In May, I wrote that the scoring team is responsible for roughly 60% of the points it scores, while the opponent is responsible for 40% of those points. In other words, offense and defense both matter, but offense tends to matter more.

I was wondering the same thing about passing yards. When Team A plays Team B, how many passing yards should we expect? As we all know, Team A can look very different when it has Dan Orlovsky instead of Peyton Manning, so I instead chose to look at Quarterback A against Team B. Here’s the fine print:

1) I limited my study to all quarterbacks since 1978 who started at least 14 games for one team. Then, I looked at the number of passing yards averaged by each quarterback during that season, excluding the final game of every year. I also calculated, for his opponent, that team’s average passing yards allowed per game in their first 15 games of the season.

2) I then calculated the number of passing yards averaged by each quarterback in his games that season excluding the game in question. This number, which is different for each quarterback in each game, is the “Expected Passing Yards” for each quarterback in each game. I also calculated the “Expected Passing Yards Allowed” by his opponent in each game, based upon the opponent’s average yards allowed total in their other 14 games.

3) I then subtracted the league average from the Expected Passing Yards and Expected Passing Yards Allowed, to come up with era-adjusted numbers.

4) I performed a regression analysis using Era-Adjusted Expected Passing Yards and Era-Adjusted Expected Passing Yards Allowed as my inputs. My output was the actual number of passing yards produced in that game.

Below is the best-fit equation, after I forced the constant to be zero, since we don’t care what the constant is in this regression, we just want to understand the ratio between the two variables.:

0.704 * Era-Adjusted Expected Passing Yards + 0.255 * Era-Adjusted Expected Pass Yards allowed by the Defense

The key number in that equation isn’t even *in the equation*: the key number is the ratio between the two coefficients. The quarterback variable is 2.76 times as large as the defense variable. In other words, 73% of the amount of passing yards in the game can be attributed to the quarterback (and his offensive line, wide receivers, tight ends, and running backs), and 27% to the defense.

Let’s say we think Drew Brees is a 320-yards-per-game passer in an environment where the average team throws for 230 yards. If he faces a team that allows 200 yards per game passing, this formula would project Brees to throw for 288 yards.^{1} Put Brees against a defense that allows 300 yards per game through the air, and his projection bumps up to 315 yards.

That’s a bit higher than the 60/40 breakdown from before, but not entirely unexpected. For starters, the 60/40 breakdown lumps together all teams regardless of changes in quarterback play: if we restricted that study to all games with the same quarterback, I suspect the numbers would diverge even more.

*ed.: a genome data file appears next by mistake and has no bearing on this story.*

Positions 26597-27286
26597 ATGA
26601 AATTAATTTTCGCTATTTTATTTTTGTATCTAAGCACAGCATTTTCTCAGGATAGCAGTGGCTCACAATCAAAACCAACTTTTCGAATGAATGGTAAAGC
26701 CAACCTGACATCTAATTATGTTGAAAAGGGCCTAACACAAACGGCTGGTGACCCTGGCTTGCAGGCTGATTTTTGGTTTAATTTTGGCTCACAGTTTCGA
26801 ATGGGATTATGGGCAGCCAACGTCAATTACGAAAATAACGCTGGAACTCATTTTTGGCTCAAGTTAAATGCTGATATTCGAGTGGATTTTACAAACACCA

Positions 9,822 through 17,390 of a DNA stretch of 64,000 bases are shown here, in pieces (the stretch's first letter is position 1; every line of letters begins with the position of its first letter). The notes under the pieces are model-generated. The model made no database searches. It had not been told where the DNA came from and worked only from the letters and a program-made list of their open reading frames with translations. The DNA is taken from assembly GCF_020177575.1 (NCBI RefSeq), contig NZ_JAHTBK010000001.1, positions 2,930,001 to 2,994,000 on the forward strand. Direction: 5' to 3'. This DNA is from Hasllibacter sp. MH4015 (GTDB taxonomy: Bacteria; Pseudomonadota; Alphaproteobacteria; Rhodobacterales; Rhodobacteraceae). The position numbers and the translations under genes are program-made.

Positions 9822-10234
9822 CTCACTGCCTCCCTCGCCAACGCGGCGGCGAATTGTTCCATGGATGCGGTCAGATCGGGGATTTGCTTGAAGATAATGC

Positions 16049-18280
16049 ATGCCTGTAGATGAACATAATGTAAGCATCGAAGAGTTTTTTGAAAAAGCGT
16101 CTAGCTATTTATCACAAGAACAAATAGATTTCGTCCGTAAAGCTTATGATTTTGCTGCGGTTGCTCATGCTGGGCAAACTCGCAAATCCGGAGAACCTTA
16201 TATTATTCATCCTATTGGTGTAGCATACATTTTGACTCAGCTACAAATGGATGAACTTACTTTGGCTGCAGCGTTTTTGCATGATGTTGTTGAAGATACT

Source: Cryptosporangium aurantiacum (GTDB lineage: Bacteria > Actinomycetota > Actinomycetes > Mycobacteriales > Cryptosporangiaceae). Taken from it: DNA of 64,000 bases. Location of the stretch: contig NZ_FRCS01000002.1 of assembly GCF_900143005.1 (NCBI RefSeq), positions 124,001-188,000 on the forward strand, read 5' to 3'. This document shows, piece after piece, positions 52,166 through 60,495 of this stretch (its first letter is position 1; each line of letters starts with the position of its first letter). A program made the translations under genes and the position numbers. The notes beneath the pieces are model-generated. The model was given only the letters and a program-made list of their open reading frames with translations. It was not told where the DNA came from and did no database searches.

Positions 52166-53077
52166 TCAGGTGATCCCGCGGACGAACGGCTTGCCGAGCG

Then I did the same thing but used only seasons since 2000. The best-fit formula became:

0.748 * Era-Adjusted Expected Passing Yards + 0.247 * Era-Adjusted Expected Pass Yards allowed by the Defense

That jumps it from 73.4% quarterback to 75.1% quarterback. I also ran the numbers just since 2008, and the effect flipped, with the quarterback being responsible for 72.1% of the passing yards in a game.

One other note: The R^2 was 0.14 on the original equation, which is pretty low. That means a whole lot more goes into how many passing yards a player will have against a team than the average production of the player and the team. Perhaps something like Game Scripts? That’s food for another day, but I did run a few regressions, with no particularly interesting results. ^{2} In any event, I think we can safely conclude that the amount of passing yards a quarterback scores is roughly three parts quarterback, one part defense.

- Brees is 90 yards above average, and 90 * 73.4% is 66 yards. The defense is 30 yards better than average, and -30 * 26.6% is -8 yards. Therefore, we project Brees at 58 yards above average, which is equal to 288 yards. Note that in the regression equation, the coefficients add up to “only” 0.958. That, I think, reflects that the quarterback has a chance that he won’t play the entire game due to injury or a blowout. I think it makes more sense to project the quarterback as if is going to play the entire game. [↩]
- Okay, here they are:
On all games since 1978: 0.252 * Defense + 0.696 * Quarterback + 0.25 * Game Script. This implies that teams who are leading in games tend to throw for more yards. But I think this is a function of historical data.

On all games since 2000, the coefficient on the Game Scripts variable was -0.04 and nowhere close to being statistically significant. On the data over the past five years, the coefficient was -0.01, and nowhere close to significant. [↩]